“Children are human beings to whom respect is due, superior to us by reason of their innocence and of the greater possibilities of their future.” ~ Maria Montessori
Anyone who has experience with Montessori education knows that there’s something different about the “Montessori Way.” Montessori education is more than just academics. There is a social aspect to the Montessori classroom that is just as important. Our children learn to be respectful and kind, get along with each other, and be a part of a community.
Whether at school or at home, there are several ways to help your child learn respect and feel respected:
1. Talk to your child like the grownup you want them to become. In their early years, baby talk is fine. But once your child is no longer a toddler, it’s a good idea to leave some of the baby talk behind. Speaking with them like adults helps boost their confidence and improve their morale.
2. Give them your ear. It may seem obvious, but in their efforts to guide their children, many parents forget to listen. Your child can provide valuable feedback about what they are feeling, which can further help you, as a parent, make better decisions about their wellbeing.
3. Don’t interrupt. Let your child to finish the project they are working on or the game they are playing without interruptions. Allow them to speak and finish their thought, even if it takes awhile. Notice when they are concentrating and let them complete a task before you switch their attention to another activity.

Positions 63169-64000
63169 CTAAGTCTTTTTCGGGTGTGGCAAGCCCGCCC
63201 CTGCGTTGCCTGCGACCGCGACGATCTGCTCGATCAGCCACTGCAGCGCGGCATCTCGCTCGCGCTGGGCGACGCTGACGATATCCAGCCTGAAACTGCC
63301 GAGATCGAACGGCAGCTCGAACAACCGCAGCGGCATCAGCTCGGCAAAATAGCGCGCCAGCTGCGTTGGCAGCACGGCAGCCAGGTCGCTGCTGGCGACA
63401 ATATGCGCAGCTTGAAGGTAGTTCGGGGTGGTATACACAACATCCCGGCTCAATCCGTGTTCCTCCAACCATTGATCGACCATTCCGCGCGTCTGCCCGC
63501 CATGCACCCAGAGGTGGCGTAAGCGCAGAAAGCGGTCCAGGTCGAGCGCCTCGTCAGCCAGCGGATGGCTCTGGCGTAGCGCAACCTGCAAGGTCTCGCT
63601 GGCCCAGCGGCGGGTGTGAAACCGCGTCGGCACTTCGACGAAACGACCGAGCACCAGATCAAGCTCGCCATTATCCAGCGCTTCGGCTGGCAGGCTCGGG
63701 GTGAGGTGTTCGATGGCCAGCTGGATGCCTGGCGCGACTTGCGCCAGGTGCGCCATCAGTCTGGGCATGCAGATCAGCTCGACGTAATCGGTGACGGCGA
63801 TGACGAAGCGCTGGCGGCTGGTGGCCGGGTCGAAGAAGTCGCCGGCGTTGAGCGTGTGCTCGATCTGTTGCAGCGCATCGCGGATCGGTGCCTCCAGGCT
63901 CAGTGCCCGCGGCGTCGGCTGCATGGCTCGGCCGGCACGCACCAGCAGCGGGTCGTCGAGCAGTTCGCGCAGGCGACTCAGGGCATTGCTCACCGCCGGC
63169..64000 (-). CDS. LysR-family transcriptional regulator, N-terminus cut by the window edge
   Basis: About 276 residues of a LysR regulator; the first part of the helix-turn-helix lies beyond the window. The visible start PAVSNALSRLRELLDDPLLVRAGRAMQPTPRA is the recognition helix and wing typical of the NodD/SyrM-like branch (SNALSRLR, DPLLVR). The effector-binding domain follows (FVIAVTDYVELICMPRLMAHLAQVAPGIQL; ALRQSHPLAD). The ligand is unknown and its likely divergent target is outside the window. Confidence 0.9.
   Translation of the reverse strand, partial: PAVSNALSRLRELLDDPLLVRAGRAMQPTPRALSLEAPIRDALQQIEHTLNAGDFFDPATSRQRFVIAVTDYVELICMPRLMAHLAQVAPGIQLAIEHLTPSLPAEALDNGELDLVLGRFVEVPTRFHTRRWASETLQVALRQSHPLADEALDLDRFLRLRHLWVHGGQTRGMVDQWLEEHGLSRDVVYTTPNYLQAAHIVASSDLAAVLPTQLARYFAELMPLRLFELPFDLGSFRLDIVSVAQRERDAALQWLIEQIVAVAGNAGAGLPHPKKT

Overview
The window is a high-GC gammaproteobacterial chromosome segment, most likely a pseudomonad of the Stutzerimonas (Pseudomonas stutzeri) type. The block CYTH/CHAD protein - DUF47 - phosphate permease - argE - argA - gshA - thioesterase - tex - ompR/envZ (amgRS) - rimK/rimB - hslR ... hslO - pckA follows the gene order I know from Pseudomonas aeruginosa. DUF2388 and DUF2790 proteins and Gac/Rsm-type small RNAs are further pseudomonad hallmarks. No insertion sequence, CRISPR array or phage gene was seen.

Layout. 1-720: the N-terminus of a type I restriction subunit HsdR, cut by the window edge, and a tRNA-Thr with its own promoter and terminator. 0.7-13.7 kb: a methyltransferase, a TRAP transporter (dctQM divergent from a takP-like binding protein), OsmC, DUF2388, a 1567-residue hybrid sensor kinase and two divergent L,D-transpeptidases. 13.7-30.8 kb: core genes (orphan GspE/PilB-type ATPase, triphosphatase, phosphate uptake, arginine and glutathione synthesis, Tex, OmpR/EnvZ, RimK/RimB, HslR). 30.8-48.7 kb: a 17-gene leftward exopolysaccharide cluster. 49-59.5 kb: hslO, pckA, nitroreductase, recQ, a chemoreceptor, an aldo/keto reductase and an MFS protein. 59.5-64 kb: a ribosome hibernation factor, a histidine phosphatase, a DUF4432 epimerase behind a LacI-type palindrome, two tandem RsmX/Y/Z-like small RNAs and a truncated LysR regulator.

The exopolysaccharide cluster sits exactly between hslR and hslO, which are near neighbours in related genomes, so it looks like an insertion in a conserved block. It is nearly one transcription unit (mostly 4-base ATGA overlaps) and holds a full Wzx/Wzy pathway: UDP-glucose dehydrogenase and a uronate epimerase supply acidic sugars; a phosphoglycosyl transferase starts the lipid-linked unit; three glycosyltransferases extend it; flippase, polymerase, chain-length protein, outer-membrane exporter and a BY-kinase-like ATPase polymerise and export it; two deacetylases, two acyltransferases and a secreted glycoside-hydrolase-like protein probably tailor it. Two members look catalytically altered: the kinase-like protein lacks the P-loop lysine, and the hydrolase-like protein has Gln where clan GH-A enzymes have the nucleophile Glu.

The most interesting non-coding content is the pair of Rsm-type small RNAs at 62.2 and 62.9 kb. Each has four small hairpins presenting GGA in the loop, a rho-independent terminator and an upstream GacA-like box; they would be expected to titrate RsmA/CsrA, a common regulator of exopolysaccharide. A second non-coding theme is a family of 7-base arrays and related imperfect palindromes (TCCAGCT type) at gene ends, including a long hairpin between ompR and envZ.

4. Offer them a role. Children should feel like they have a place in their school, in their family and in their other activities. However, it’s important to treat them more like partners in an enterprise than employees. Instead of giving orders and making demands, start by asking for their help. Of course, in the end, you’re the boss, but if your children feel like part of a team, they’ll more enthusiastically embrace their role in the classroom and in the household.
5. Don’t laugh, offer praise. When your child makes mistakes – which they certainly will – be patient and encourage them. Let them discover their own mistakes rather than pointing them out. Those may be silly mistakes, but try not to respond with laughter, which can damage self-esteem and discourage them from participating. Instead, observe your child without judgement and encourage them to try, try, try again.
6. Demonstrate trust. One of the best ways to show respect for children is to show you trust them. Often that means giving them the freedom to make their own decisions and follow through with their own attempts. Instead of cleaning up their spilled milk or picking up their toys or clothes, try letting them know you trust them to do it by themselves. The more they do things by themselves, the more they will learn, and the more they will grow.
7. Give them space. Know how to prove to your child that you trust them? Give them a sense of privacy. Knock before entering their room and avoid talking about your children in front of other adults. This can be embarrassing for them and can foster a sense of betrayal.
One of the important differences between Montessori and a traditional education is the freedom it gives students to help structure their own lessons and work at their own pace. Underpinning that concept of freedom is the profound respect for the individual child that Montessori educators show students to nurture their education.
In her educational philosophy, Dr. Maria Montessori saw the need to treat a child with dignity and respect. At La Prima Casa Montessori, we follow Dr. Montessori’s philosophy by creating a respectful environment where your child can flourish academically while growing as a person.
You may also like
Four Ways to Make Gratitude a Part of Your Everyday Routine